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Be yourself, everyone else is taken care of

‘Wandering down memory lane, telling our story’

Gulf News

Laura Presley — no relation to Elvis whatsoever — came to Australia from England via New Zealand in the ‘60s. There is a tenuous link to Elvis in that Laura spent a whole hour crying in the chapel — the little chapel back home — when her husband-to-be, Jack, failed to turn up at the appointed hour; there being no mobile phones in those days to send off a quick SMS: ‘Hi Jack, the pastor’s getting restless and so am I, hurry up’.

“It’s one of the most undignified things to return home in your wedding outfit and then having to change, fold and put it away. White is the colour you never want to see again. It becomes the colour of sadness, disappointment betrayal,” says Laura, pausing to rest one foot on the long-handled rake.

It’s especially disappointing if the whole thing’s been kept a secret — neither of the two families approved of the match and suddenly all their fears appeared to have been well-founded, she adds.

“We were both very young. I was 18, Jack a year older. I’d been working two years as a stenographer. I saved every penny and put it towards the wedding dress, oh it cost a bomb.” After that, two months of heartbreak and existence in a deep well of depression was about all one could take.

“It was get away or go mad, so I decided England wasn’t the place any more as much as I loved it. Once I got involved in the process of filling out forms and other details for the move to New Zealand, things started to feel better. I knew I was doing the right thing — at least for myself. Once again, the parents — parents were so protective back then — didn’t want me setting off alone to make a life for myself, but I’d always been able to make up my own mind even if it didn’t work for the best. I am especially fond of an Oscar Wilde quote that says: ‘Be yourself; everyone else is taken’.”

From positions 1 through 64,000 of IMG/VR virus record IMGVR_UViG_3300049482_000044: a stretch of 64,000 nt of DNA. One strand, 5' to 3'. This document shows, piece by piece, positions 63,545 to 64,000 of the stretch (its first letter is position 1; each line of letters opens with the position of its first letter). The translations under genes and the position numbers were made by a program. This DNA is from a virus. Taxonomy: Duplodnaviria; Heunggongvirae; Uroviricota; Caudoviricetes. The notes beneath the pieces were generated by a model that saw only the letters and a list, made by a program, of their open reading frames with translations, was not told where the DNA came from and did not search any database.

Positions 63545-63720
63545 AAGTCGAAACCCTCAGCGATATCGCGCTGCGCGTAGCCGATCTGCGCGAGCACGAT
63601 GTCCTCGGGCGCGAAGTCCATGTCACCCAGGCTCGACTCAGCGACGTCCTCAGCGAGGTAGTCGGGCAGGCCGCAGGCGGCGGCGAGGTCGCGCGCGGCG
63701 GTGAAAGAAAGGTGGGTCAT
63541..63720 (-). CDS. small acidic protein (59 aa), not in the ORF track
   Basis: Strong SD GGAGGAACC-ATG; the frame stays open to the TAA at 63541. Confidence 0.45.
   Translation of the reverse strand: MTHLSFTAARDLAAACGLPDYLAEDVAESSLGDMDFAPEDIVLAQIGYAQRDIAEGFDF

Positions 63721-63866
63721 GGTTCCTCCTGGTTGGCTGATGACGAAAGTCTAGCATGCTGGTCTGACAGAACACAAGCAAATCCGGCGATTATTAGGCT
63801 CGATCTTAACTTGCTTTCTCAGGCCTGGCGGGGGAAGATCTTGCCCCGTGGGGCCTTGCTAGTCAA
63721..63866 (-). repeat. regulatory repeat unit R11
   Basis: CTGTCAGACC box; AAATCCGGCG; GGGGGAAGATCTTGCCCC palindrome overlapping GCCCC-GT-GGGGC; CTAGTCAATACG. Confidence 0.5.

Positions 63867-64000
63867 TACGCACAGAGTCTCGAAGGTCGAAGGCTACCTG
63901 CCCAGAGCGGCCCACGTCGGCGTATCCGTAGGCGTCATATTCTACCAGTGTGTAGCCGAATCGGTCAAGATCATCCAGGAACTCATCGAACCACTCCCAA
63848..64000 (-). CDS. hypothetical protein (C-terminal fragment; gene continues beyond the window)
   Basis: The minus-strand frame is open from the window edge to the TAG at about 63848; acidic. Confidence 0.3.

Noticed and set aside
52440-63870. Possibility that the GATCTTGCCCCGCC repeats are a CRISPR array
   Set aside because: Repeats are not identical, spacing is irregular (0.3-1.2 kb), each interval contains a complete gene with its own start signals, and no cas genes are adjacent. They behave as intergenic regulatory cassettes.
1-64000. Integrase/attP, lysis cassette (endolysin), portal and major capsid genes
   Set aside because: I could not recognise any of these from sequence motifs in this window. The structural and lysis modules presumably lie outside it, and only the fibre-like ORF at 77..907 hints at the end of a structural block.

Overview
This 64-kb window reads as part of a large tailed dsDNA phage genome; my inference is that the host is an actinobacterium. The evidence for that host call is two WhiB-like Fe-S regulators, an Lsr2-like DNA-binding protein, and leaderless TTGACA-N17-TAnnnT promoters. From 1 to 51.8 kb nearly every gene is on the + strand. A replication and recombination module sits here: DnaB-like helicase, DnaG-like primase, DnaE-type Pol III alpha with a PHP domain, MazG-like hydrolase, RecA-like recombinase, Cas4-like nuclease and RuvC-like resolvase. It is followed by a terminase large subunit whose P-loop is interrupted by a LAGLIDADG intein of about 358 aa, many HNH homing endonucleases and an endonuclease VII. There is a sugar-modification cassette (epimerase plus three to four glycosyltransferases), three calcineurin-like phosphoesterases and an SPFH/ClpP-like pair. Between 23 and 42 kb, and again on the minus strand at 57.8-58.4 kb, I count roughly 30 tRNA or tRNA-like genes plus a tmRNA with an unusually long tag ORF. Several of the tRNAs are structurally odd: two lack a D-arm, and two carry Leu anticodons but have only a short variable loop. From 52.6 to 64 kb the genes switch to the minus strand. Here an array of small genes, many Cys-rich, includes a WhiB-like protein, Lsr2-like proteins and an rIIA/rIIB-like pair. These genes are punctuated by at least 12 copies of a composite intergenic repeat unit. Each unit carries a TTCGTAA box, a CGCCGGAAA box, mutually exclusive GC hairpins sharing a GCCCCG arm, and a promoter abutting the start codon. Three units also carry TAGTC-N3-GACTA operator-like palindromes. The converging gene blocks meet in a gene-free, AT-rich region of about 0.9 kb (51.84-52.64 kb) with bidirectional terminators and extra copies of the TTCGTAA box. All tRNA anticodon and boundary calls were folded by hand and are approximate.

Didn’t you ever wish you’d had it out face-to-face with Jack before you left? I ask.

“There was no way to do that. He didn’t have a telephone at home, his parents were even poorer than mine and he lived all the way in Manchester — yes I know everyone knows Manchester for football, but I knew it for my Jack. Anyway, that was that. Within a few months, I was on a ship heading to a place I’d only heard of.”

“And you never for one moment thought you’d return to England again so quickly, right?” I ask.

“Absolutely,” says Laura, “three months was all I had to try and find my feet in New Zealand — what an incredibly beautiful country and what with the post being so slow and me not having a permanent address. My mother’s letter took that much longer to get delivered.”

“The letter must have contained important information?”

“Absolutely, it did. Among all the news of the family and how things were running or not running in the three months I’d been gone, were two important lines from mum. I can still see them on the page: ‘Guess who I bumped into at the supermarket the other day, Laura. Jack’s dad, Jimmy. Remember Jack? Oh you had such a crush on him! He’s been terribly ill dear for months it seems. Doctors aren’t sure if it’s a rare form of turberculosis.”

Needless to say everything fell into place, said Laura.

“Jack did mention he was going to the doctor to get checked the day before we were to be married. You guessed it! I was one of the passengers on the next boat to England.”

A voice from round the corner of the house calls out: “Laura, need a hand with the rake?”

“Nah, I’m doing fine, Jack,” she replies, “just a little behind time; wandering down memory lane telling our story.”

Kevin Martin is a journalist based in Sydney, Australia.